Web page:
We said 3 years minimum preferred. Teach at a CC. It is too risky for us to hire you if you don’t have experience at a CC already. Any teaching experience is important to us.
8. Your cover letter should be read by someone with a community college background.
9. In your letter describe specific experience. Did you create it? Did you grade it? Sometimes we can’t tell from the CV or cover letter. Tell us.
10. How will you retain those students (in foreign languages)? What are you going to do to help us keep them? What is your methodology?
11. Any service you can do (even in graduate school) makes you look good. Be an engaged colleague.


Over the past twenty years at a CC (30,000 students), I have hired 26 faculty members. In the last 4 years I have hired 100 adjuncts.

Everyone of us has someone from outside the department also interviewing you. Think about the ability to talk across the department or could be a staff person.

Best thing to do for the interview. Be there in person. Phone interviews are the worst for everyone concerned. We have a teaching demonstration. Not a taped demonstration, because those don’t turn out well. One hour to an hour and 15 minutes.

We come up with questions and then HR looks at them. We ask them in all sorts of different ways. We take copious notes.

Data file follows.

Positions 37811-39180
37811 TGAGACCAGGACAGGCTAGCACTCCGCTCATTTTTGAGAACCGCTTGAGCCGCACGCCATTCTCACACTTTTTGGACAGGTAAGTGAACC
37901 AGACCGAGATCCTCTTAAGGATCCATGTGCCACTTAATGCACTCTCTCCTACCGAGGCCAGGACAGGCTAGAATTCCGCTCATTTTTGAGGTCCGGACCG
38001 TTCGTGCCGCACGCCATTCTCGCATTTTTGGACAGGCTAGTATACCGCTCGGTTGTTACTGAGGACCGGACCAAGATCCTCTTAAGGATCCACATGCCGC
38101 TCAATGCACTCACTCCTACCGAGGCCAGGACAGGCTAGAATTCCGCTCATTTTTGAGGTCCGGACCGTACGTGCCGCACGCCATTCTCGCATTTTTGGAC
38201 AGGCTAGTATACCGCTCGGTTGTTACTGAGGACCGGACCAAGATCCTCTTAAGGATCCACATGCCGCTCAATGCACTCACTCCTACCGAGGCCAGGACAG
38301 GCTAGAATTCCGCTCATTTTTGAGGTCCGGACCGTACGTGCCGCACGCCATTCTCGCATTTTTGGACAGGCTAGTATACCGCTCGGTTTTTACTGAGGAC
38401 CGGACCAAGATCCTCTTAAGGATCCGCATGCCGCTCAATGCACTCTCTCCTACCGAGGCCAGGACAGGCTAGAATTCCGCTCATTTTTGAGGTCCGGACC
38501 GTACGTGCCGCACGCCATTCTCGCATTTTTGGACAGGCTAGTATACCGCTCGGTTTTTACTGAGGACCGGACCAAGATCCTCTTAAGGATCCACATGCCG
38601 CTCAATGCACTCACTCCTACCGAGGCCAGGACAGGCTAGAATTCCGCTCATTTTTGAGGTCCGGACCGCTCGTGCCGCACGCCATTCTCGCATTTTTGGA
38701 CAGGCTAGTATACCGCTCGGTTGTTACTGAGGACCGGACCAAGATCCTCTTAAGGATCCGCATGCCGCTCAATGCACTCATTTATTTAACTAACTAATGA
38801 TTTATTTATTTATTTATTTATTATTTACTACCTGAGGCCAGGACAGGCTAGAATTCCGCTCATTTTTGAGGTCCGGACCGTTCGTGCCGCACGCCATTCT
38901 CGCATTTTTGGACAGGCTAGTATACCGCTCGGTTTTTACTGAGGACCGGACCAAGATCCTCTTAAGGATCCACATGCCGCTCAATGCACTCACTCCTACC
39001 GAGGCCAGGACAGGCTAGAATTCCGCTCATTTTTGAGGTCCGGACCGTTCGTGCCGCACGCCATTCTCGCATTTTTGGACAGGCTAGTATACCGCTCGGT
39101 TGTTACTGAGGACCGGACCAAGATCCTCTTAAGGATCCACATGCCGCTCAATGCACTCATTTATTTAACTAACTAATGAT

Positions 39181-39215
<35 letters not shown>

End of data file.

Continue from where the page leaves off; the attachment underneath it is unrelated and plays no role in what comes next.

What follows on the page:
A good chair of a committee will explain the interview process, keep it on time, collect materials, should tell the pay range, start date, and class load, class size, hiring process including the time frame.
We like to give the candidates a list of the questions.

Types of questions that we ask:
Something about rhetorical theory applied to the classroom.
We use a standard text and standard syllabus. How could you put a course together without any help?
What do you value about student writing?
Diverse student body issues?
Ability to be collaborative but also how you will fit and adapt.
How broad of a person can you be?
Lead teachers. Usually after tenure. Dealing with students, book issues, adjuncts.
Special needs.
Working with high school students. Different needs.
Student success. How many you can get to finish a course?
Advising a club.
Freshman orientation or experience.
Practical classroom problem solving.
How you deal with plagiarism?
Teaching theory. If you have a statement about philosophy, good to have.
Ask questions about how would you like to improve personally that will benefit our students?
What have you learned from your mistakes?
What you already know about the dept, college, and our students?
Ability to teach with technology.
Allow for time for your own questions. Ask a question. Always have a question.
Be as thorough and concise as possible. Give examples.

Teaching demonstration:
10 minutes.
How quick you can be on your feet.
How you can engage your class.
Sometimes you might be in an actual classroom, but usually in the SC.
Prove you can work interactively with your students.
Something about the writing process.
What is the most important thing to teach to freshman? Do 5-7 minutes to teach us. (Did not tell them beforehand.)

100 applicants per position. 10-12 that we interview.

Can be frightening to meet with the president or the provost. An hour with each. Trying to see how you will fit in. Final say on whether to hire.
Hired 7 people last year.
Hire at the instructor level. We lost some good candidates.